Glasses Direct
When 21-year-old university student Jamie Murray Wells attempted to buy a pair of prescription eyeglasses in 2004, he had a vision for a new type of business. Nonplussed by the $300 price tag, Wells decided to leave school and funnel his $2,000 student loan into what would become Glasses Direct, a London-based online retailer. In the first year the company's revenue topped $2 million.
Note: At the time of this writing, in 2010, the company pulled in $5 million in annual revenue, employed 70 people and had raked in $34 million in venture funding.

Dave Hogan/Getty
In 2002, at the age of 14, Fraser Doherty started making jams in his parents' kitchen in Edinburgh, Scotland. By age 16 Doherty left school to work on his jams full time. SuperJam's revenue hit $1.2 million in 2009.
Note: At the time of this writing, in 2010, Doherty remained the company's only full-time employee. Based on a reasonable valuation multiple of one time revenue (jelly maker J.M. Smucker traded between 1 and 1.5 times revenue), Doherty's debt-free stake was worth between $1 million and $2 million.

In 1996 Michael Furdyk, then 16, started, an online computer magazine, in the basement of his parents' home in suburban Toronto. His site was filled with tips and advice Furdyk gleaned in online chat rooms, where he came across fellow teenager Michael Hayman. Hayman, an Australian, moved to Toronto to help build the business. Running lean, the pair bartered for website storage space and office rent. Soon was bringing in $60,000 a month in ad revenue from blue-chip clients like Microsoft.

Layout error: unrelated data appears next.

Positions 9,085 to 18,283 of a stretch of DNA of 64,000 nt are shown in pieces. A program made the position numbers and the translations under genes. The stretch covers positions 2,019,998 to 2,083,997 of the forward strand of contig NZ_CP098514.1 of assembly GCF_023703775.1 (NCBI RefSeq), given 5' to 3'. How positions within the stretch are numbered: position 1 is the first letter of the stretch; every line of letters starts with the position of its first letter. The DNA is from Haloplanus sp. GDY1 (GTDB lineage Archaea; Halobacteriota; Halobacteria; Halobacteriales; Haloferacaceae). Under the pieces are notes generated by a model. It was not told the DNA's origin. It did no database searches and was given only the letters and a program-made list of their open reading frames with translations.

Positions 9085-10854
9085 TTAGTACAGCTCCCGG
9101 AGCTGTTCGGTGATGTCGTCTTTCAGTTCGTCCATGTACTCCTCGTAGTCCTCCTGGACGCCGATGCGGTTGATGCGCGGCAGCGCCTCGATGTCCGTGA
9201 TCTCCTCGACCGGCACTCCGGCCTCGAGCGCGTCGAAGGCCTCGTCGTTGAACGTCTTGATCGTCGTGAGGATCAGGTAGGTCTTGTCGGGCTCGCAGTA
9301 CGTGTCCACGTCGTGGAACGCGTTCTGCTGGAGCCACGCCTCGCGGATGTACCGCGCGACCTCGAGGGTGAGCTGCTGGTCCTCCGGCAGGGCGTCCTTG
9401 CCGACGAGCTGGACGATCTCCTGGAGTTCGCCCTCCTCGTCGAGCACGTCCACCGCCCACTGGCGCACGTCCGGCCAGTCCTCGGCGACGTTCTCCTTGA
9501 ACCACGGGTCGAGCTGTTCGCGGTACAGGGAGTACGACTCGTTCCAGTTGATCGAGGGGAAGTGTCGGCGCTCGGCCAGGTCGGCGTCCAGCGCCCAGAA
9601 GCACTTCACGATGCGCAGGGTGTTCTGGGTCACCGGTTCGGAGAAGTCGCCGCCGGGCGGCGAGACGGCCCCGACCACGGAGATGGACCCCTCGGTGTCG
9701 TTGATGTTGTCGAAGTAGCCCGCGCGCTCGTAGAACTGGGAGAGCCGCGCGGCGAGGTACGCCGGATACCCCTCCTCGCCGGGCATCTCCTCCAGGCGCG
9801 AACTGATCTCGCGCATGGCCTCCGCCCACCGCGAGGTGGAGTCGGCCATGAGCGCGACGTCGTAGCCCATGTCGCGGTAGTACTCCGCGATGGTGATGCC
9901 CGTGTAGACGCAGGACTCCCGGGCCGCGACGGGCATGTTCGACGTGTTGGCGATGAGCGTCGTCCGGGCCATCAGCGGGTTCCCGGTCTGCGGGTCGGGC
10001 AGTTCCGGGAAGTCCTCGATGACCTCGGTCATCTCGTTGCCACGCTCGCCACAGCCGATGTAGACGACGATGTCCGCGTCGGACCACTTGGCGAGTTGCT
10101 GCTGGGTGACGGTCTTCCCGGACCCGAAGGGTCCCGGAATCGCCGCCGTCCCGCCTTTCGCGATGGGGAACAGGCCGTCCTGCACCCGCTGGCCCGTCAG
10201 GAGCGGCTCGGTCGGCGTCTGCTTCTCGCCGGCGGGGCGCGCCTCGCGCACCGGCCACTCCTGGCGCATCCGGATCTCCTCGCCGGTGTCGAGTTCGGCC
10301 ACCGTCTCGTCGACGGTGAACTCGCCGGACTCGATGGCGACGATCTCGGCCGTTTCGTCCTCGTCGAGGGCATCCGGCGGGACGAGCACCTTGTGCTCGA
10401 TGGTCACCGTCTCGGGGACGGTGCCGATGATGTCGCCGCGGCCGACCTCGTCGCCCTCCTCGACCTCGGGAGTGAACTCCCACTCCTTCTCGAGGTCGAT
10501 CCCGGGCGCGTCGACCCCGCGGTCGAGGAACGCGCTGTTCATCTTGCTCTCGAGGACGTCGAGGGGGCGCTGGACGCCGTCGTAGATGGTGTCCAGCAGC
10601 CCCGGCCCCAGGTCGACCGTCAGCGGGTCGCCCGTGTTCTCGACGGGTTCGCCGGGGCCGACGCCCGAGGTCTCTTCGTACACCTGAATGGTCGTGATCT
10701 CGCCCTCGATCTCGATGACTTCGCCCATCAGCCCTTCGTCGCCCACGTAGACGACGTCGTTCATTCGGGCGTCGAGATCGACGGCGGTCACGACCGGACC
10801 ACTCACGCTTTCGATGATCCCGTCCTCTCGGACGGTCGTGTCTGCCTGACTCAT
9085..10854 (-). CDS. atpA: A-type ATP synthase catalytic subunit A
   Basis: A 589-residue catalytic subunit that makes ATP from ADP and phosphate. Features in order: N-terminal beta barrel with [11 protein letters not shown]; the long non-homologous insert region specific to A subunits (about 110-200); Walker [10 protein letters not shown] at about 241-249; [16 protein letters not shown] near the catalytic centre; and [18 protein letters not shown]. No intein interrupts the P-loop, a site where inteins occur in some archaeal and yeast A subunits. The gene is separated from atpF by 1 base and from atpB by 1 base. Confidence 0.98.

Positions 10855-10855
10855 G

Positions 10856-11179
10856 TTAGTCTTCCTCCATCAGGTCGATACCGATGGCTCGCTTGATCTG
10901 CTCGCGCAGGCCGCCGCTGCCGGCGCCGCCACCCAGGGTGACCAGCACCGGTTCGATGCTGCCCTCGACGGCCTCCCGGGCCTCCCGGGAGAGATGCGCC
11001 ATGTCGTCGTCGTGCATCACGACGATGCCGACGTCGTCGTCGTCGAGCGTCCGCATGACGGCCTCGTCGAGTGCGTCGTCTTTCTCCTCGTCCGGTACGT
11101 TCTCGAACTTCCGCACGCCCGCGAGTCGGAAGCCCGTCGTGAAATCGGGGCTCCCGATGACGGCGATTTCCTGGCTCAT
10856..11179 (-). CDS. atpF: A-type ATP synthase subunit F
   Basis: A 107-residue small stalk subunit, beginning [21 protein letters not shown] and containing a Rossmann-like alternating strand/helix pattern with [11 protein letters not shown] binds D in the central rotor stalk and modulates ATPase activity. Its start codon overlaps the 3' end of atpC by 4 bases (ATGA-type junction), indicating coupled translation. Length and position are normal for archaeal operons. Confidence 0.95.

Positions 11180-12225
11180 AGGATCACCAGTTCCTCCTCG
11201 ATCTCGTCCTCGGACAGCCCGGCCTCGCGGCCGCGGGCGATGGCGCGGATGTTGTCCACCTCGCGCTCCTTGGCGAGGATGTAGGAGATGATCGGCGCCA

Note: In 1999 Furdyk, Hayman and a third partner sold the site to for "over $1 million," Furdyk told Forbes in 2010.

Wednesday, February 9, 2011

Article on The Philippine Star

I read this article entitled, Investing In Mutual Funds Results In Huge Earnings, which cites different investors and their earnings over a period of time. It also explains various mutual fund products which suits every investor's needs.

Sunday, February 6, 2011

Meeting P-Noy

What a great way to start the Chinese New Year!  I had the privilege of meeting our President last night.


Financial Blogs I Follow

Here are some of the financial blogs I follow.  I learn so much from them so I thought of sharing them with you!
  1. Ready To Be Rich 
  2. Pinoy Money Talk 
  3. Money Magnets 
  4. EntrePinoy Bank
 Have a good read! :)

Wednesday, January 26, 2011

How To Open A Mutual Fund Account

This entry is in response to Shine’s request on how to start a mutual fund account. 

I can only speak for the mutual fund companies I have invested but the process is almost the same for all.

For Philequity Management Inc. (PEMI), Click LINK

For First Metro Asset Management Inc. (FAMI),  Click LINK

For ALFM (BPI) –Visit any BPI branch and ask about their mutual funds.  They will give your forms to fill-out.  Here are the various ALFM mutual funds, Click LINK

For Philam Asset Management (PAMI), here's the investment procedure.

1.    For Individual or Corporate Accounts:
  • Investor/s fills the following forms: